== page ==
Hospitality magazine has a good article on making small business accessible. It recommends thinking about access and inclusion from the start, not as an afterthought. And it isn’t all about wheelchairs. Being able to read the menu without getting out your phone flashlight to see it is a start. While Braille menus would be great, reading the standard menu to someone who is blind and sitting alone is essential, not just a courtesy. The assistance dog is not expected to read it. And this isn’t just about the law.
“While many businesses adhere to protocol, they still aren’t doing enough to truly welcome customers with a disability. A ramp might allow access to the premises, but is there enough room for diners to move around freely once seated?” However, some developers are thinking ahead.
“The Lendlease team took into account everything from footpath width and the design of entryways to countertop heights and amenities when building the King Street precinct in Brisbane.
At the end of the article, Accessibility shouldn’t be an afterthought, is a list of organisations that can help businesses improve their customer service and repeat business. City of Melbourne has an infographic on Good Access is Good Business. It has the key points on a page. However, infographics are not accessible to people who use screen readers.
Time to bring photographers along with the universal design movement together with those who choose stock photos. For those who understand the issues with the picture shown, there is no need to explain. But there are many others who see two good looking young people, one in a wheelchair being pushed by the other. They are wearing bright colours and looking happy as they make their way through an empty shopping mall. For the uninitiated there are three key issues with these companion pictures.
First, it perpetuates the stereotype that wheelchair users must be helped by being pushed rather than mobilising independently. A person walking alongside would be better.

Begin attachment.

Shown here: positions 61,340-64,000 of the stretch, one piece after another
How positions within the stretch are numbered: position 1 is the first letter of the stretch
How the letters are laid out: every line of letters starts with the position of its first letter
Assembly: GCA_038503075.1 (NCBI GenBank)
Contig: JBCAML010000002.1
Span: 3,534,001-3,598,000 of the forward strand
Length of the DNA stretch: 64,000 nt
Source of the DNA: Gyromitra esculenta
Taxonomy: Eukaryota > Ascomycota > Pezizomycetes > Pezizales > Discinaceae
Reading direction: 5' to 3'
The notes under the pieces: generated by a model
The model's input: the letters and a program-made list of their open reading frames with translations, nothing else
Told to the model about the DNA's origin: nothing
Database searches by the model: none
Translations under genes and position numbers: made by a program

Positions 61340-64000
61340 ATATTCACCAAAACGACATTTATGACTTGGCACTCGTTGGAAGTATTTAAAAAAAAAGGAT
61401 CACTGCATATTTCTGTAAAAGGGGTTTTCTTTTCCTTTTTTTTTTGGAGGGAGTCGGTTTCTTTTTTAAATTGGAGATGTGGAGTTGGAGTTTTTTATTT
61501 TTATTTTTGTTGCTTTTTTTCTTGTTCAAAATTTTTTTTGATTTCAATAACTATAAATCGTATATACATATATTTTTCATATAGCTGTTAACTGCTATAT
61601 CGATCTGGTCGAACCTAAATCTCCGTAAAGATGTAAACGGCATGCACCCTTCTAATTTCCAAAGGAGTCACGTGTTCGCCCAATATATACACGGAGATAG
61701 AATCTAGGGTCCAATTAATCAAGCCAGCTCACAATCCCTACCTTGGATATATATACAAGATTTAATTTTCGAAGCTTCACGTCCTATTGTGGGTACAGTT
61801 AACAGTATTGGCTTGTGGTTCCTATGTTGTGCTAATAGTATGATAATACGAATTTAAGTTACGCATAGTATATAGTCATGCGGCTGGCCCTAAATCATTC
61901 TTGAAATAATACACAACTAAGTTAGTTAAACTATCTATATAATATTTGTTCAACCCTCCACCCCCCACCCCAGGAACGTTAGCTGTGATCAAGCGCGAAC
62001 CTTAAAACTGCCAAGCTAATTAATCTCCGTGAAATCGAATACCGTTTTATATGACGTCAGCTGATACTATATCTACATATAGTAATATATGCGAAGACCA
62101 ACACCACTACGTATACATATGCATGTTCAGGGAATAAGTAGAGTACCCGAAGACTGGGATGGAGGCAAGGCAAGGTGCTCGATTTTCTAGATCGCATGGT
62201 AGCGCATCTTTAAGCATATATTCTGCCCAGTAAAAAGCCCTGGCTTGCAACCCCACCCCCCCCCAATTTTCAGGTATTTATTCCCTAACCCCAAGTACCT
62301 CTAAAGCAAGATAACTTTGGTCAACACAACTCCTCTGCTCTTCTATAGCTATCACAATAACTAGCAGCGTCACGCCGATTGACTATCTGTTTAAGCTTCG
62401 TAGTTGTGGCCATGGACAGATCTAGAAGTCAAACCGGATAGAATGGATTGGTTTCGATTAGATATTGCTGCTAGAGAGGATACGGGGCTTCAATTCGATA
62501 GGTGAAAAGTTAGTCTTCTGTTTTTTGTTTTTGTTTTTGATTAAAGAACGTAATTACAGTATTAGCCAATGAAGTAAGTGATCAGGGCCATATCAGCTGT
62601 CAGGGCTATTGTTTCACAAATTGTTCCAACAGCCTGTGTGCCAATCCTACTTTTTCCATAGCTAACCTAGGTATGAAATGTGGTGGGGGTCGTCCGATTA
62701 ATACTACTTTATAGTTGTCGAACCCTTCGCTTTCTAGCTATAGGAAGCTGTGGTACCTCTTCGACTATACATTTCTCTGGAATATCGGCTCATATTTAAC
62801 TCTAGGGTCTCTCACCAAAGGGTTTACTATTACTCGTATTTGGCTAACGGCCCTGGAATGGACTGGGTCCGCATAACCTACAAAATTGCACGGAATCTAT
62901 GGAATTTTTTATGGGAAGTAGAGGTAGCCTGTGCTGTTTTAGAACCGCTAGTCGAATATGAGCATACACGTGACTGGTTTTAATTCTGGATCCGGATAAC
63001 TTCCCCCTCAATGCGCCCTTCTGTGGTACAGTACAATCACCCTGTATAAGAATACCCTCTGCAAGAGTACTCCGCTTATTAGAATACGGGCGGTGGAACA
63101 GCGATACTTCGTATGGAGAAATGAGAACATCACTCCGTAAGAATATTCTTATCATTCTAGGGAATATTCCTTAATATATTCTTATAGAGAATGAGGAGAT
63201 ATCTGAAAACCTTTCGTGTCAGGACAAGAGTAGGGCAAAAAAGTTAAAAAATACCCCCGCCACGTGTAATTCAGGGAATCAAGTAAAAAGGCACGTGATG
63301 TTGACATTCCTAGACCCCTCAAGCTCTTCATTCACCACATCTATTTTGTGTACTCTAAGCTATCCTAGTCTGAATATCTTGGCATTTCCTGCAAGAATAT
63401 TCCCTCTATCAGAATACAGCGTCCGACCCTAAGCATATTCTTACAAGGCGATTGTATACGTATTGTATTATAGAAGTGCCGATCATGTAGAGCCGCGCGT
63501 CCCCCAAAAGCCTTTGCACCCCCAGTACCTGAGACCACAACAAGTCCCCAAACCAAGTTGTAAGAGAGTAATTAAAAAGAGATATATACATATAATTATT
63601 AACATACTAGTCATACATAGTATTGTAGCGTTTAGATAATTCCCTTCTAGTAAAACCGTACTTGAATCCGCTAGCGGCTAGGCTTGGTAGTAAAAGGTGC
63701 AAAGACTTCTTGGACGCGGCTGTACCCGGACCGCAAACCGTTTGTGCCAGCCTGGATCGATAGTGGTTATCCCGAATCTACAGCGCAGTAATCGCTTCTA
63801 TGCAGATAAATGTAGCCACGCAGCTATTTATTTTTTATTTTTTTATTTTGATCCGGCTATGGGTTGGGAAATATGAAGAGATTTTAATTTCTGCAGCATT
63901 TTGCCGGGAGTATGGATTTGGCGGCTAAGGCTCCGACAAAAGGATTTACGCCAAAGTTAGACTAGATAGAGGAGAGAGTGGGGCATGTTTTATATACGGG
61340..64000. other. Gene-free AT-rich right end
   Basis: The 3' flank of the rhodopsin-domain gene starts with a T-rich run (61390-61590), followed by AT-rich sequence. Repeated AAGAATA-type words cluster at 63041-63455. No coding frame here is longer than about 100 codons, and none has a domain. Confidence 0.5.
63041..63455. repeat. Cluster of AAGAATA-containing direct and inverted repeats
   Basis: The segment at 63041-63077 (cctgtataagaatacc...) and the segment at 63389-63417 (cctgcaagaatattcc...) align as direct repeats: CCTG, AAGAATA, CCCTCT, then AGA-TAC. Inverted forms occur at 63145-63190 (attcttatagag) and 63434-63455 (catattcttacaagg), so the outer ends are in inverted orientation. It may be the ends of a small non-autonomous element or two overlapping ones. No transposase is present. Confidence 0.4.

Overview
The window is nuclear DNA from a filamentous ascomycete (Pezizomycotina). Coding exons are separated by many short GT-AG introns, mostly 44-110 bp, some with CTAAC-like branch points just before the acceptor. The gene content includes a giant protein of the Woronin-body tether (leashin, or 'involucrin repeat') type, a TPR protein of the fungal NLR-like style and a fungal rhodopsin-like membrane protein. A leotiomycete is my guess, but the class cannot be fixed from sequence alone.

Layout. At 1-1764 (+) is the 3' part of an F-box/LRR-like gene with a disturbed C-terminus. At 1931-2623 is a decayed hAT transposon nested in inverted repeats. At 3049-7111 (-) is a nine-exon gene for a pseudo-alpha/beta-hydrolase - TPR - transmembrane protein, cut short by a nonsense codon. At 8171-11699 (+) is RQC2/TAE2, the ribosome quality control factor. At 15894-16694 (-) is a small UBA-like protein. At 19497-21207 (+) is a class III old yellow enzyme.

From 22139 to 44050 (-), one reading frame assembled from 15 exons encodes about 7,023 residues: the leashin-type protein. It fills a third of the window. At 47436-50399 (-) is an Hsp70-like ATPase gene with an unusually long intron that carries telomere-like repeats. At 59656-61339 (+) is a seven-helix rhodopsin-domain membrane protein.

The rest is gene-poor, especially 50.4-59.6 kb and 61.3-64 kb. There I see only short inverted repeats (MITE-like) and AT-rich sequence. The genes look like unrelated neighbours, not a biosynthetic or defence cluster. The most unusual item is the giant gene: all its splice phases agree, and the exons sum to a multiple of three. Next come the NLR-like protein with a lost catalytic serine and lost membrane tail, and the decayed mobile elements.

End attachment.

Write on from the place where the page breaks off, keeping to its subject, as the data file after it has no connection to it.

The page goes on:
Second, it is clear that both of them can walk as they change places with each other to be pushed in the chair. There are many wheelchair-users who could be models and wouldn’t need to be pushed.
Third, the type of wheelchair is usually found in a hospital setting. It is not one that a person would normally own let alone use it to go shopping. Wheelchair-user models would come with their own wheelchair.
Wheelchair users are not the only way to convey diversity or disability. The majority of disabilities are invisible, e.g. low vision, hearing loss, heart disease. So pictures of groups of people from all walks of life are much better. Too many of these pictures show a lone wheelchair user in places devoid of other humans. This is not real life.
Images are used for a reason – to convey a message. Let’s make sure they convey the right messages.
Time to challenge the entrenched marketing theory of market segmentation by age. It follows mindless formulas and plays into stereotypes about older people as needy and helpless. Buying online is increasing in older age groups. Why marketing to seniors is so terrible highlights some of the issues in sectioning out older people in a negative way, or worse in a patronising way. Here is an excerpt from the article:
THE ONE UNIVERSAL TRUTH ABOUT AGING The most surprising finding Tuma and her team discovered was when they asked people to envision an aging utopia–and an aging dystopia. In every single country surveyed, the utopia had generations living together in harmony, learning from each other, and helping one another other. The dystopia, conversely, strictly segregated young and old. Which one do we see most in advertising today?
When was the last time you saw anyone over 55 in a decent ad? The world of oldsvertising is a hellscape full of reverse mortgages, erectile dysfunction pills, and bathtubs that won’t kill you.